Enjoyable, if you can look over the “I Love The 80s-ness” of it, and you could probably wait for the DVD.
Directed by Daniel Barnes
Starring Alex Pettyfer, Vanessa Hudgens and Mary Kate Olsen
Oh god, it’s now time for the CW and Disney “stars of tomorrow” to start stepping into the limelight. I hope they can start doing better than this take on the classic fairy tale.
A snobby and privileged NYC high schooler is cursed by a teenage witch, and in order to reverse the curse of ugly, he must find someone to love him within a year.
Neil Patrick Harris is really the one true good thing about this film. He plays his role as the blind tutor as a combination of Annie Sullivan and his own Barney Stinson. He adds levity, and is a beacon of hope in this otherwise dreadful flick, and is solely responsible for its half a star.
As for what the hell went wrong? Where do I start? I don’t know whether to blame the poor writing or the poor editing, but the film is excruciatingly difficult to follow. A conversation, a thought, is started and never finished. I know the story, the Disney animated version of the story is one of my favourite films, but I didn’t know where they were going with it because it was so sloppily told.
Alex Pettyfer, I’ll grant you that he’s handsome, but he has all the charm and talent of a plank of wood. I’d rather see a Hayden Christensen movie. Hudgens is the same. I guess she’s just lost if she’s not singing about how the Wildcats have to win the big championship game.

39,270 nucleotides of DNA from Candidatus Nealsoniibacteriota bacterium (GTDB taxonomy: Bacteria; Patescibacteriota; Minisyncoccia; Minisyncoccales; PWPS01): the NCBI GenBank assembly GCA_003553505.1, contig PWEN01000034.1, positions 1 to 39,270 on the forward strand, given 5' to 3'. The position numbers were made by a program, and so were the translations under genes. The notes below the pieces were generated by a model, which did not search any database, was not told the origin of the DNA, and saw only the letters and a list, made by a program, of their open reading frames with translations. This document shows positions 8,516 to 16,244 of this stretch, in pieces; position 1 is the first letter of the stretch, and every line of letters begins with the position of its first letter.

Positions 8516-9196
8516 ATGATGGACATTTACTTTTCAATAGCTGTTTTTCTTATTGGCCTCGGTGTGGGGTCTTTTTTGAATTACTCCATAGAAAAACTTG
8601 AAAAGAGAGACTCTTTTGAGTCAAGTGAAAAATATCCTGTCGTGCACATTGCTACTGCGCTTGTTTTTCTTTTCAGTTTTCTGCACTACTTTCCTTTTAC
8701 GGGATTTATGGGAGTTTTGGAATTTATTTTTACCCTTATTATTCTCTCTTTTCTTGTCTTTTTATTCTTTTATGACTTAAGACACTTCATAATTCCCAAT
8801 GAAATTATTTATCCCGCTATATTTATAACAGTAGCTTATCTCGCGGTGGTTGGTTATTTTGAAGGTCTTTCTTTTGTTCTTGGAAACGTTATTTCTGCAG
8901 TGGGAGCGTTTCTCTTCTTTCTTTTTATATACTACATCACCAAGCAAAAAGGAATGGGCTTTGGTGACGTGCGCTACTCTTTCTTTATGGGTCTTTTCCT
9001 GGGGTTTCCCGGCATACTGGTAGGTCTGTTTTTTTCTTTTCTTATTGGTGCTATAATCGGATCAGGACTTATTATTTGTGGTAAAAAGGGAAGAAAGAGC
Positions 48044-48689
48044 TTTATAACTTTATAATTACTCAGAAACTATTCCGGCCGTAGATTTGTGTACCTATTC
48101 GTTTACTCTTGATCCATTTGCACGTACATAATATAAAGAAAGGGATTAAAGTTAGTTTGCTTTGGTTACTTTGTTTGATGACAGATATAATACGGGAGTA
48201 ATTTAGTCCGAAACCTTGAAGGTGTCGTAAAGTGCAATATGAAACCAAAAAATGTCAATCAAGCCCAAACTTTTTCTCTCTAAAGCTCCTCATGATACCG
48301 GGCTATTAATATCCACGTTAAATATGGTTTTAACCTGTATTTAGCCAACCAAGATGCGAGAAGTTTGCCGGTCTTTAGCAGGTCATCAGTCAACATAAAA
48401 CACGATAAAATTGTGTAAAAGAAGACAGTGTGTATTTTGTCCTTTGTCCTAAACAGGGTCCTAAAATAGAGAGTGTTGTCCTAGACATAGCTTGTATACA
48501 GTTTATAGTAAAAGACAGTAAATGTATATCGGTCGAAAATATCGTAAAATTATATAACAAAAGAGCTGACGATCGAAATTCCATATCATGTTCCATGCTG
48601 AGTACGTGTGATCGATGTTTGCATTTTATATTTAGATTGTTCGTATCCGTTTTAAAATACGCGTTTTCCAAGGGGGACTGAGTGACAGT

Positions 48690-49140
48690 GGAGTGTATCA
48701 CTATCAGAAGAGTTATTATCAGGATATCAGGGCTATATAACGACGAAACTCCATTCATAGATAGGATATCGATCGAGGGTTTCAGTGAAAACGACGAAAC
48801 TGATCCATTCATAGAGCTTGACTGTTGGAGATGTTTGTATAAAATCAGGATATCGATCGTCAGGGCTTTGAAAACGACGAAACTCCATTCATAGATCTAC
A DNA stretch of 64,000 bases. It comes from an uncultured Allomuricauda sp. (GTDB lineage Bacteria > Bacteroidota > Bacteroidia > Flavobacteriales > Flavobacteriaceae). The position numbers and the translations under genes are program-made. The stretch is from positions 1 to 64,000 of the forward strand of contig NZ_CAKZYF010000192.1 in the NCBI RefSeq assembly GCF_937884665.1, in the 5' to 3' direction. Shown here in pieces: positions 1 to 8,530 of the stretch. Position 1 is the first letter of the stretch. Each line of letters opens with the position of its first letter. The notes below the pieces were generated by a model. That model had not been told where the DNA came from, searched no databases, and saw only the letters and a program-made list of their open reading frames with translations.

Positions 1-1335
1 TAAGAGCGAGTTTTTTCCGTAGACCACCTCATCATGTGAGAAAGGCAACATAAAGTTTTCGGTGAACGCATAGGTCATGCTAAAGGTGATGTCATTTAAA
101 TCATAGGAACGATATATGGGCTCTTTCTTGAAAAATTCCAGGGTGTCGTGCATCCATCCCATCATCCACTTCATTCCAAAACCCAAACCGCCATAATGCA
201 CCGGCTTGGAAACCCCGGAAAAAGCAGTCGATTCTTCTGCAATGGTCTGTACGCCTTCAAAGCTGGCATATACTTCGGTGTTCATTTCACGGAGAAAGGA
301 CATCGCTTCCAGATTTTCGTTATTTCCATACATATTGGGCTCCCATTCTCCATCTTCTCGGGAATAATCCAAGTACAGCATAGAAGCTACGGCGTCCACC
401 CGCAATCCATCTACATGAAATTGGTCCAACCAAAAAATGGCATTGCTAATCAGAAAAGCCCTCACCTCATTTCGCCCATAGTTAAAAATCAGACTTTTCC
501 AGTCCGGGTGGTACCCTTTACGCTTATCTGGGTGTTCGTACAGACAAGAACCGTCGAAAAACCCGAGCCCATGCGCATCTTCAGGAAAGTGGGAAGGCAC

Avoid this film, at all costs.
Directed by Gore Verbinski
Starring Johnny Depp, Bill Nighy & Isla Fisher
Finally, an animated film that isn’t in 3D. And it’s one of the most beautifully drawn films I’ve ever seen.
A wayward chameleon stumbles into the Wild West town of Dirt during a drought, and soon becomes a hero to them all.
If I had to call the Best Animated Feature race right now, 2 months into the year, without seeing any other films, it would be for Rango. The animation is simply amazing, there’s a great attention to detail. The good folks at Industrial Light and Magic have made some amazing leaps in the field of animation.
But on top of the visually stunning animation, Gore Verbinski and screenwriter John Logan concoct a truly funny story. And the thing of it is that it totally works for both kids and adults. Not in the Shrek, movie for kids with pop culture references to keep the adults from getting uber-bored kinda way. But it’s simple enough that the kids are going to enjoy it and it’ll be memorable for them, but also sharp enough that the adults will appreciate its true complexity & sharpness.
And a lot of the credit does go to the great voice cast assembled, led by the ever versatile Depp. They all create unique and interesting characters that really breathe life into the film.
If you do only see one animated film this year, it should probably be Rango. It’s worth it. And did I mention the best part? It’s NOT 3D!